The Folding and Long Range Communication within a Beta-Sheet Protein : Chromophore Packing Leads to Hysteresis in GFP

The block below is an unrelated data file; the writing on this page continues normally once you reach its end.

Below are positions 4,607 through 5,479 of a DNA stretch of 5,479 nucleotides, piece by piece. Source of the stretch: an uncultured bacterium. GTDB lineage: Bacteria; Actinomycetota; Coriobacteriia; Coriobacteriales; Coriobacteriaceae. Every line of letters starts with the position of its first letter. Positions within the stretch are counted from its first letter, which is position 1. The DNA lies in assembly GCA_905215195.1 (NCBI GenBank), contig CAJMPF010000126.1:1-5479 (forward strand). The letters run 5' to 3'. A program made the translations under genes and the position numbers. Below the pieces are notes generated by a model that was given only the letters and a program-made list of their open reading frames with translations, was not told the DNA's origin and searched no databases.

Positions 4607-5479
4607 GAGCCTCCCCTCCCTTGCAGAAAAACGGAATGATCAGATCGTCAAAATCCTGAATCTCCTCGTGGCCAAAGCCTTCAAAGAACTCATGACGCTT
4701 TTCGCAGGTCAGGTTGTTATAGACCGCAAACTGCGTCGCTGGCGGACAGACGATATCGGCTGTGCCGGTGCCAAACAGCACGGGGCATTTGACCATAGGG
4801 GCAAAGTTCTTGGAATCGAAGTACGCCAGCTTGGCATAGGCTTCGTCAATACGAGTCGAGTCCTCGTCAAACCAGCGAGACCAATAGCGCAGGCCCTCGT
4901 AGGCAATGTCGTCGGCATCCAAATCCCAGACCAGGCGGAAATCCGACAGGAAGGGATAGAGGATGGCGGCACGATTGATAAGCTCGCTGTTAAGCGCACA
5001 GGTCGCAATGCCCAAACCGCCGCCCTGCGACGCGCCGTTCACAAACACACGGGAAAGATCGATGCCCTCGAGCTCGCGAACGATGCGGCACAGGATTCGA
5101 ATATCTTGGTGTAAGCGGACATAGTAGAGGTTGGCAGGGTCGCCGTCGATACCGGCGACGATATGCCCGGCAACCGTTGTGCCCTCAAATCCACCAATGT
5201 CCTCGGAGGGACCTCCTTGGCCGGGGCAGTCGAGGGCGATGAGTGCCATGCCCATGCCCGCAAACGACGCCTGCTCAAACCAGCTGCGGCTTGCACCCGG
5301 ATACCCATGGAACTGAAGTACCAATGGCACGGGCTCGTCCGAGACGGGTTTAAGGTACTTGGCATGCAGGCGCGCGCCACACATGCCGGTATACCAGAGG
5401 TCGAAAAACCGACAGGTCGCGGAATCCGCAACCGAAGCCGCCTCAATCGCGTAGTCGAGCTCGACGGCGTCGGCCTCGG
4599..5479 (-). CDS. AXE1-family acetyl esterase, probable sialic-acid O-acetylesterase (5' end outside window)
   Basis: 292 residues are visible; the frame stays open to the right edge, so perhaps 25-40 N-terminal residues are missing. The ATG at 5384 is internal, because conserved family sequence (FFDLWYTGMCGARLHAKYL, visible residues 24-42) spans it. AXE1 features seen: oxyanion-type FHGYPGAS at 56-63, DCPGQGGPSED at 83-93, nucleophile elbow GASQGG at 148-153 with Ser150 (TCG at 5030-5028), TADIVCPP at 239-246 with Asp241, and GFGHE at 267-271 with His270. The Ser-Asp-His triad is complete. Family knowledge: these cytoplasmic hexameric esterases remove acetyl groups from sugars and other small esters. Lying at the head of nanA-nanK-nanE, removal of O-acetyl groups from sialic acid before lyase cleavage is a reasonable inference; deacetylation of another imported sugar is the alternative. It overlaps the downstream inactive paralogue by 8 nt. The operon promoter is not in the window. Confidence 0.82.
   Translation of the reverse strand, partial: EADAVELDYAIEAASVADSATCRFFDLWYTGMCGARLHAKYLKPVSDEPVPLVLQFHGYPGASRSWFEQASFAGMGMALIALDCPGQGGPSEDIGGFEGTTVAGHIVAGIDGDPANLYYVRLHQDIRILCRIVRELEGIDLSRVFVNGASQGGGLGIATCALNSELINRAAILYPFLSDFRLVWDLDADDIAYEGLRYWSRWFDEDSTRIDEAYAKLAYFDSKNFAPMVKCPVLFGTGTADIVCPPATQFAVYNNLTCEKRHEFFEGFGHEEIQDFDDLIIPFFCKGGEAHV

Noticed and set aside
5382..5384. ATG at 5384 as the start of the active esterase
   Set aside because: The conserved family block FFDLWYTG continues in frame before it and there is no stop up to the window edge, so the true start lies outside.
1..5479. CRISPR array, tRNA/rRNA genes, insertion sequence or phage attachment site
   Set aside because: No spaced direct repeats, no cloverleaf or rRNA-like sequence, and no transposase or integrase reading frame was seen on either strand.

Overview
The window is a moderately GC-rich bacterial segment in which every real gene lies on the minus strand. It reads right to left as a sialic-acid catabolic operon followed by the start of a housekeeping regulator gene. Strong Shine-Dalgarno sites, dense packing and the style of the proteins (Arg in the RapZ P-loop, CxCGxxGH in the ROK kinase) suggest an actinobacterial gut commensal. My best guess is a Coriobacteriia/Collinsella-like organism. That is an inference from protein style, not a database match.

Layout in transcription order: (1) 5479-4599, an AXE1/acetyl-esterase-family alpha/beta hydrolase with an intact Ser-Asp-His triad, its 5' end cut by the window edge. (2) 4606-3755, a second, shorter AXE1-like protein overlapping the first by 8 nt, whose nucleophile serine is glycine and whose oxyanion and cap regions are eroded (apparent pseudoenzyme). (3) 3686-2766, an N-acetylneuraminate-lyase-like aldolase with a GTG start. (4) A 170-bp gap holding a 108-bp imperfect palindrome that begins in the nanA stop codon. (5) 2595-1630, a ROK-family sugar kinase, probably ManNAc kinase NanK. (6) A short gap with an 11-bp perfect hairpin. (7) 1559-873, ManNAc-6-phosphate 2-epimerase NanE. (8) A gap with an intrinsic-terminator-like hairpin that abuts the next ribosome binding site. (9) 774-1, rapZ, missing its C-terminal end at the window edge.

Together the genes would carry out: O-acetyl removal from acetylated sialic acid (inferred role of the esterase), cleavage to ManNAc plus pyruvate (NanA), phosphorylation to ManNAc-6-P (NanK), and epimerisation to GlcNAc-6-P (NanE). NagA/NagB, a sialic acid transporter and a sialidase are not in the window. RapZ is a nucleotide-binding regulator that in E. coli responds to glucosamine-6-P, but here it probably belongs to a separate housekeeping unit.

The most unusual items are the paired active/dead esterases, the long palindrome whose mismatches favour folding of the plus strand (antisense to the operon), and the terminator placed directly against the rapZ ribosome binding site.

In an effort to more fully investigate the folding of all beta-sheet proteins we initiated studies on the folding of GFP. Graduate student Ben Andrews in my laboratory was fully trained in both the experimental and theoretical methods used to investigate the folding of this protein. Recent experimental studies suggest that the mature GFP has an unconventional landscape composed of an early folding event with a typical funneled landscape, followed by a very slow search and rearrangement step into the locked, active chromophore-containing structure. GFP possesses a unique folding landscape with a dual basin leading to the hysteretic folding behavior observed in experiment. While theoretical data do not have the resolution necessary to observe details of the chromophore during refolding, experimental results point to the chromophore as the cause of the observed hysteresis. With the use of NMR spectroscopy, which probes at the level of the individual residue, the hysteretic intermediate state is further characterized in the context of the loosely folded isomerized native-like state Niso predicted in simulation. In the present study, several residues located in the lid of GFP indicate heterogeneity of the native states. Some of these residues show chemical shifts when the native-like intermediate Niso responsible for GFP's hysteretic folding behavior is trapped. Observed changes in the chromophore are consistent with increased flexibility or isomerization in Niso as predicted in recent theoretical work. Here, we observed that multiple chromophore environments within the native state are averaged in the trapped intermediate, linking chromophore flexibility to mispacking in the trapped intermediate. The present work is experimental evidence for the proposed final "locking" mechanism in GFP folding forming an incorrectly or loosely packed barrel under intermediate (hysteretic) folding conditions.